• Travel

    Torcello

    “Don’t look now,’ said John to his wife, ‘but there are two old girls two tables away, looking at me all the time. I don’t like it. There’s something very strange about their eyes.’ The wife, Laura, turned and saw what she saw and laughed as she commented that they were two men actually. He said: ‘…You mustn’t laugh. Perhaps they’re dangerous. Murderers or something going around Europe, changing their clothes in each place. You know, sisters here in Torcello this morning; brothers tomorrow, or tonight, back in Venice.’ We walked past a trattoria where Daphne du Maurier’s John and Laura might have sat as they demurred about the identity of the two…

  • Travel

    Glass for Princes in Murano

    A mile north off Venice is the cluster of islands called Murano. We crossed in a vaporetto (water taxi) from Venice to Murano on a day that was joyously sunny. The kinds that come wrapped up in a bow only once during a few miserably cold and foggy winter days spent in Venice. When we got off the boat at Murano, the first sight that greeted me was that of a bearded local dragging a sizeable carton on wheels . He looked like a fisherman, the lines of the years marked out on his weather-beaten face. A rustic, atmospheric introduction but what lay after was anything but unassuming. Workshops, boutiques and factories cropped up…

  • Travel

    Church with the Witch's Hat

    It is a gloriously nippy day because we have driven up north to Yorkshire for the weekend. A walk in the green, green dales can only do us good, right? We drove last night for about four hours and passed through Derbyshire. Descending the hilly roads in the county, a crooked spire much like the twisty hat of a witch loomed up ahead. For me, the market town of Chesterfield has become synonymous with its crooked spire. One Samuel Bromley even wrote a few lines for it in the mid-19th century. “Its ponderous steeple, pillared in the sky,     Rises with twist in pyramidal form,     And threatens danger to the…

  • Travel

    Burford & Bourton in the Wolds

    If you are in Bibury, you have to find your way to the delightful duo of Burford and Bourton-on-the-Water. I had written a post already on the town and village respectively but here’s a quick one on the knowhow of these two. The shots are of Burford from a year ago when I sported a short hairdo and went through life-without-long-mane-shedding-all-over-the-place moments. At one point, we dreamt of old age in Burford, of a future when we could buy a little cottage and go for long walks in the country followed by coffee and pottering around in the antique stores. It was actually quite wonderful to visualise it in our mind’s eye as my husband…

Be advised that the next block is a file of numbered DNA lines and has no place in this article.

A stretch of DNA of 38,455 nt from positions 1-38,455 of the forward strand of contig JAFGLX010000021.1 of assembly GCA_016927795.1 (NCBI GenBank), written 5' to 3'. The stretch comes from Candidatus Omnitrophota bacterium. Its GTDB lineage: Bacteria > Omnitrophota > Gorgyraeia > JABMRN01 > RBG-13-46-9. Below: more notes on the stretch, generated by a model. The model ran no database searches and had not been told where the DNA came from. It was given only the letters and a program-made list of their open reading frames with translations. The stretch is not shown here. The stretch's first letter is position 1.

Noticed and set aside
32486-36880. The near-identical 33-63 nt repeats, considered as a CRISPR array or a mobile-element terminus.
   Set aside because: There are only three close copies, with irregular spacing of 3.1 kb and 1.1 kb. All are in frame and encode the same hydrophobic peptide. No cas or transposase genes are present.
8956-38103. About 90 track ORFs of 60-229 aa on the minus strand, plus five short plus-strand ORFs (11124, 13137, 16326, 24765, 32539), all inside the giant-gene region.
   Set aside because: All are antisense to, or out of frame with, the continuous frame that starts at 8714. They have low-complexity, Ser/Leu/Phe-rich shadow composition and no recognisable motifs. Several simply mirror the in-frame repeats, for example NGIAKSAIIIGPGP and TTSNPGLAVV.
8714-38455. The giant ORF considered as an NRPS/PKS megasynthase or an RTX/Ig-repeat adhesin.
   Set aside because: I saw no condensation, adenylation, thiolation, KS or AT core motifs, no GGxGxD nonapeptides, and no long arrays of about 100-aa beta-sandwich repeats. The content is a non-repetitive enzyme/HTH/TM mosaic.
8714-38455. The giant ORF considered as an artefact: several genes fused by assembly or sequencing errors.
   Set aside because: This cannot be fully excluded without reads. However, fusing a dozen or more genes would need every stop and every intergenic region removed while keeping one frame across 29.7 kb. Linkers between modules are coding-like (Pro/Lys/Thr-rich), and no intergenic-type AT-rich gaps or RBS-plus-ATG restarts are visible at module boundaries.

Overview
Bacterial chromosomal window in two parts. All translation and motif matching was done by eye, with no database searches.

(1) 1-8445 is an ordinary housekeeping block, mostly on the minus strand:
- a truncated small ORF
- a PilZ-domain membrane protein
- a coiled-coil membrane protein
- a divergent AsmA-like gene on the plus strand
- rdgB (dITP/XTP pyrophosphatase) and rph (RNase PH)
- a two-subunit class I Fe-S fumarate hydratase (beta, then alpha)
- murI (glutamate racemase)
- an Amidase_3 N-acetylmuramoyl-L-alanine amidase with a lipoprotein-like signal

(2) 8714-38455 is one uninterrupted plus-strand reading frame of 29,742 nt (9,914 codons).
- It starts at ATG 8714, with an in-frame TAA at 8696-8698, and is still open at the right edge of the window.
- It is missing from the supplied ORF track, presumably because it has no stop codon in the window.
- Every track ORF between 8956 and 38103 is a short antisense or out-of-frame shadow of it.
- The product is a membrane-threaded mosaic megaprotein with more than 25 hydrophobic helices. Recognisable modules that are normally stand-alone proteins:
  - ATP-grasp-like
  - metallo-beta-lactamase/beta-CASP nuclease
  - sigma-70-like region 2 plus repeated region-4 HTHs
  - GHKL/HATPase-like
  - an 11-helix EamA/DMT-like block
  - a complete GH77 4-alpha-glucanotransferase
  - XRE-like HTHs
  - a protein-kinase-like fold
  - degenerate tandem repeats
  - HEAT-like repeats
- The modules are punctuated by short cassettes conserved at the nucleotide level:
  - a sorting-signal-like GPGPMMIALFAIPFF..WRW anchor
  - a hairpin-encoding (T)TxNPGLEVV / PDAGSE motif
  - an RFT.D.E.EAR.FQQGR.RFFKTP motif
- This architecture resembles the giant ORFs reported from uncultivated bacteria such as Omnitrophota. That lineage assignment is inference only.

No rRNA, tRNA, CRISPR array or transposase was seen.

• Travel

    Higgledy-Piggledy Bibury

    From the pages of Victorian England came the declaration that Bibury is the most beautiful village in England. It was the observation of artist and craftsman William Morris who lived in a manor nearby and loved his saunters through the village. Walk into Bibury and you know why. Most probably you will be walking along the River Coln with hordes of Asian tourists, especially the Japanese, because they have tenuous links with Bibury. Some say that a Japanese artist was inspired by the village during the ’70s and others maintain that Emperor Hirohito, the leader of their country during WWII who had led them into the Sino-Japanese War, had fallen in…

  • Asia

    On the Sand Dunes of Sam

    Chiselled by the winds stand the sand dunes of Sam. They are an overwhelming sight. All those sandy yellow waves and nothing thereafter for miles. It is a sight that can make you feel like a speck in an ocean of sand. Once in a while, a row of camels can be spotted, swaying their lazy behinds and walking off into the horizon with human loads on their humps. I have sat on a camel twice now. Two occasions when I somehow clung on to the camel as it decided to make rude noises and threaten to throw me off its back. I would not blame it on hindsight. We humans…

  • Travel

    When Doris Came Visiting

    Doris was moody. She almost plucked the ponytail off my head for daring to mess with her. As I ran past her, my large headphones on my ears and Cohen crooning into them, a school girl giggled at me as she almost seemed to say, “Look at crazy Doris.” Ooh, Doris was icy alright and she showed me an entire range of emotions in the matter of a couple of hours. I am talking about the storm that hit our good ol’ blighty with gusts going up to 100mph. What did you think?